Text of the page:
A Close Look at the Signal Reference Grid for Grounding


Editor’s Note: In the Spring 2006 issue of Pure Power, authors Vincent Saturno and Rajan Battish present the second installment in their two part series on single- and mult-point grounding systems. In Part 1 (Spring 2005) they explained how hybrids of these systems work. In Part 2 they continued their discussion with a closer look at hybrid strategies. However, due to space constraints, we were forced to omit their discussion of signal reference grid. It appears below.

The main purpose of an SRG (Signal Reference Grid) is to provide an equipotential plane to which all electronic and electrical equipment can be referenced. In addition, all conduit, ductwork and metallic enclosures should be bonded to the SRG. This allows the voltage potential of connected equipment and objects to rise and fall together, keeping voltage from developing on equipment enclosures.

SRGs are intended for high-frequency grounding, normally on the order of tens of megahertz. Voltage surges at high frequency actually increase the impedance of the grounding conductor by increasing inductance and causing resonance. For this reason a standard single-point grounding system is ineffective for signal grounding. The length of the conductors would allow for such high inductance values that the grounding system would be rendered ineffective. An SRG provides numerous low-inductance (at a high frequency range) grounding paths and much less resistance than a single grounding conductor.

The construction of the SRG has evolved over the years. Its earliest application was solid sheet metal. This actually produces the most effective results, since it is one conductive mass, able to accept voltage surges and dissipate them easily.However, this method is very costly and difficult to deal with, should any maintenance need to be performed. Surge protection plates are used in many of today’s data center grounding designs. They rely on the same concept, but on a smaller scale. Less robust metal plates are provided below the raised floor underneath electronic equipment. Then grounding connections are made from the equipment terminals to the surge plate and from the surge plate to the SRG.This allows for more reliable surge dissipation from the equipment to the SRG and from the SRG to the equipment.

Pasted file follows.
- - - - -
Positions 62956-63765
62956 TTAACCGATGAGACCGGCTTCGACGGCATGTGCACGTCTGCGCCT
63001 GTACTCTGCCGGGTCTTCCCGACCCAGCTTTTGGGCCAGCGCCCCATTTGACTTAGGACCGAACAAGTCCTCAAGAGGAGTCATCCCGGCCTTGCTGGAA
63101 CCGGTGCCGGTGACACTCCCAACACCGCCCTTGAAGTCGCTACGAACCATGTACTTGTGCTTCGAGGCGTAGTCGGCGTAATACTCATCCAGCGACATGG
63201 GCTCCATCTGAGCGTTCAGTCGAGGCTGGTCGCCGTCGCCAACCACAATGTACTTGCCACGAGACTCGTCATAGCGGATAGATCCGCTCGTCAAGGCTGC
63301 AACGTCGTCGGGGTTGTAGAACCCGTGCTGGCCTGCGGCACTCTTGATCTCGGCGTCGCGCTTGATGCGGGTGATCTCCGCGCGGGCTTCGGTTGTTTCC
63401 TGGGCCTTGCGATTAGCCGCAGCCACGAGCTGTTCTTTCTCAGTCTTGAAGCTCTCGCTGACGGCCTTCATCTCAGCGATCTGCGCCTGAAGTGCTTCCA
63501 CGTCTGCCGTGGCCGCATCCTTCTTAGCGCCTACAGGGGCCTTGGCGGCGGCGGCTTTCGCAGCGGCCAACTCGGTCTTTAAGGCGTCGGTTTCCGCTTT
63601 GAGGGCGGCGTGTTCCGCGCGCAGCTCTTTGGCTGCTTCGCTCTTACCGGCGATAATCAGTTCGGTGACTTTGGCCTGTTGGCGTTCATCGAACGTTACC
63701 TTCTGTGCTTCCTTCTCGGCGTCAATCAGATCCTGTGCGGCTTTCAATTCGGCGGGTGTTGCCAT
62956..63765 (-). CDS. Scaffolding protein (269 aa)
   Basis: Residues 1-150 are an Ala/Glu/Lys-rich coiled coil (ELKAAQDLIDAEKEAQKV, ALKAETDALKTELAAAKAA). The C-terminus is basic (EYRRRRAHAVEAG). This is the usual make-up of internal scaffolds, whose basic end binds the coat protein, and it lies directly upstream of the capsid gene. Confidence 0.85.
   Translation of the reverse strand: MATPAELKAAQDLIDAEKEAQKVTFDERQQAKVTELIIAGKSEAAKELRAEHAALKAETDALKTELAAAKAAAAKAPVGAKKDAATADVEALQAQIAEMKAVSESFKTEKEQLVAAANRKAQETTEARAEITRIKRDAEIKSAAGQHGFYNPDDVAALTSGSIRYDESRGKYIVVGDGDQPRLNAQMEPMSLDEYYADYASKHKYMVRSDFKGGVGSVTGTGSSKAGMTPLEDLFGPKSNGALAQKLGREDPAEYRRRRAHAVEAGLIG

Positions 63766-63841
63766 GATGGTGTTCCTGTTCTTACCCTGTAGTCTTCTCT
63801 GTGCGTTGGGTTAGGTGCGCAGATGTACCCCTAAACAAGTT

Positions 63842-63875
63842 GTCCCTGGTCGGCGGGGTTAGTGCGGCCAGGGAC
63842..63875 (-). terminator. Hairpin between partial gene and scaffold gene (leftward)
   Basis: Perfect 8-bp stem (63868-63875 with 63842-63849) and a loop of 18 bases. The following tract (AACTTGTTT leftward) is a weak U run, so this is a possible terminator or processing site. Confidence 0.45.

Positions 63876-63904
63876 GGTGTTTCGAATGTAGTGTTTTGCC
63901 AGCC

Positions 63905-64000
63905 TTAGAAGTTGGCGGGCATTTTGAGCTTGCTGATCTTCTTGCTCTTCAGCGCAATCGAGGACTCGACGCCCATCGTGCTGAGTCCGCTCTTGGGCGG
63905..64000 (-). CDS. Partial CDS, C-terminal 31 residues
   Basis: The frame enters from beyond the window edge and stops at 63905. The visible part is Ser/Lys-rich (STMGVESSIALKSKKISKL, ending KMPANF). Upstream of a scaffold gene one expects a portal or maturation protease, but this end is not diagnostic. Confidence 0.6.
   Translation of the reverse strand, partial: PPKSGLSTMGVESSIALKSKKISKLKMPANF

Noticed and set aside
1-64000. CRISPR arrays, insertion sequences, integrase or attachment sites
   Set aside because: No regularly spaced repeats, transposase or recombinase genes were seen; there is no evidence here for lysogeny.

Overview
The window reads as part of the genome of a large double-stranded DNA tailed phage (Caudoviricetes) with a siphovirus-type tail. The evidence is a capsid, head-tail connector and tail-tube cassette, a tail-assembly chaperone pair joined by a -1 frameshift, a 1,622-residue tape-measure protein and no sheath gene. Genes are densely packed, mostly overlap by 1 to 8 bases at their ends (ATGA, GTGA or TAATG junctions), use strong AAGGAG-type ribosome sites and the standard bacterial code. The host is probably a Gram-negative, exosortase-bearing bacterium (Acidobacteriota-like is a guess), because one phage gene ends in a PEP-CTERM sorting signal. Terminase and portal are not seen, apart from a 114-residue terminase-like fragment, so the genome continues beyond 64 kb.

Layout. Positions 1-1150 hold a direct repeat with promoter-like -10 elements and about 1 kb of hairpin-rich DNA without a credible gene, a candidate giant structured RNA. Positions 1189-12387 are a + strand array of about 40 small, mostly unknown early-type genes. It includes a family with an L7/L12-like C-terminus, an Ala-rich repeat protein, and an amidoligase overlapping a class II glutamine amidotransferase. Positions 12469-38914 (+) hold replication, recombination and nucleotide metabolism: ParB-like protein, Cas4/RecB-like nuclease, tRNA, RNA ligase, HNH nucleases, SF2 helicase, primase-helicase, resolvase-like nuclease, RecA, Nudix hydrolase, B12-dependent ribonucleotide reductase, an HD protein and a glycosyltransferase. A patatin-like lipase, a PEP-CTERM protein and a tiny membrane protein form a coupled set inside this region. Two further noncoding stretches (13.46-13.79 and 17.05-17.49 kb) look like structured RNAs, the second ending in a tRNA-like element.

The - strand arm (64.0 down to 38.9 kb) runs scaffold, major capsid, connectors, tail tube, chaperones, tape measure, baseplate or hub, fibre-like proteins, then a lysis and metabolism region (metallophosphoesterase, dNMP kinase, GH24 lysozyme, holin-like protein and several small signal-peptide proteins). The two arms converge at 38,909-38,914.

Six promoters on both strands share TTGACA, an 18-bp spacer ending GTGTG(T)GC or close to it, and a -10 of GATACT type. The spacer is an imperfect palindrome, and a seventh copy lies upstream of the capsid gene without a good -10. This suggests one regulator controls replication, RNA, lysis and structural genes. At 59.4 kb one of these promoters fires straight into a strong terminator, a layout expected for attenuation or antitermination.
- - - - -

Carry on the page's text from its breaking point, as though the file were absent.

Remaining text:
Currently, SRG designs are constructed by utilizing the metal stringer support structure of raised floors. This method of creating an SRG has many advantages.It is cost-effective, maintenance-friendly and very successful at protecting equipment from voltage surges. The recommended practice is to crisscross bare copper grounding conductors under the raised floor, attaching to every fourth support pedestal via bolt/clamp connection. Connecting at every fourth pedestal under a standard 2-ft. x 2-ft. raised floor design ensures SRG conductor lengths suitable to handle voltage surges ranging from DC to approximately 30 MHz.The vast majority of data center equipment will fall within that operating frequency range.

Connections from the equipment to the grounding grid are normally done with flat conductive metal straps. Bonding lengths are made to be as short as possible to accept the high-frequency surges associated with the equipment. These high-frequency surges cause inductance along the bonding strap. Therefore, longer lengths (exceeding 24 in.) would cause such a large inductance that the impedance of the strap would offset any grounding effects it would create.Equipment is also bonded at multiple points and with different bonding lengths.Employing multiple bonds ensures less impedance than a single bond, while using different bond lengths ensures that at least one bonding straps will not be subject to its resonant frequency at a high-frequency surge.

Every conductive object passing into critical equipment area should be bonded to the SRG to minimize potential differences within the room. These include electrical conduit, ductwork, sprinkler piping and other conduits. In some cases, the SRG can be bonded to the building steel. However, this practice should be abandoned if building steel is used as lightning down conductor. A high-frequency lightning surge could travel onto the SRG and disrupt or damage the equipment bonded to it.

In many data center applications, a separate ground bar is located under the raised floor. This can act a central hub for the bonding of the SRG conductors and a connection point for the grounding conductor to the main ground bus.

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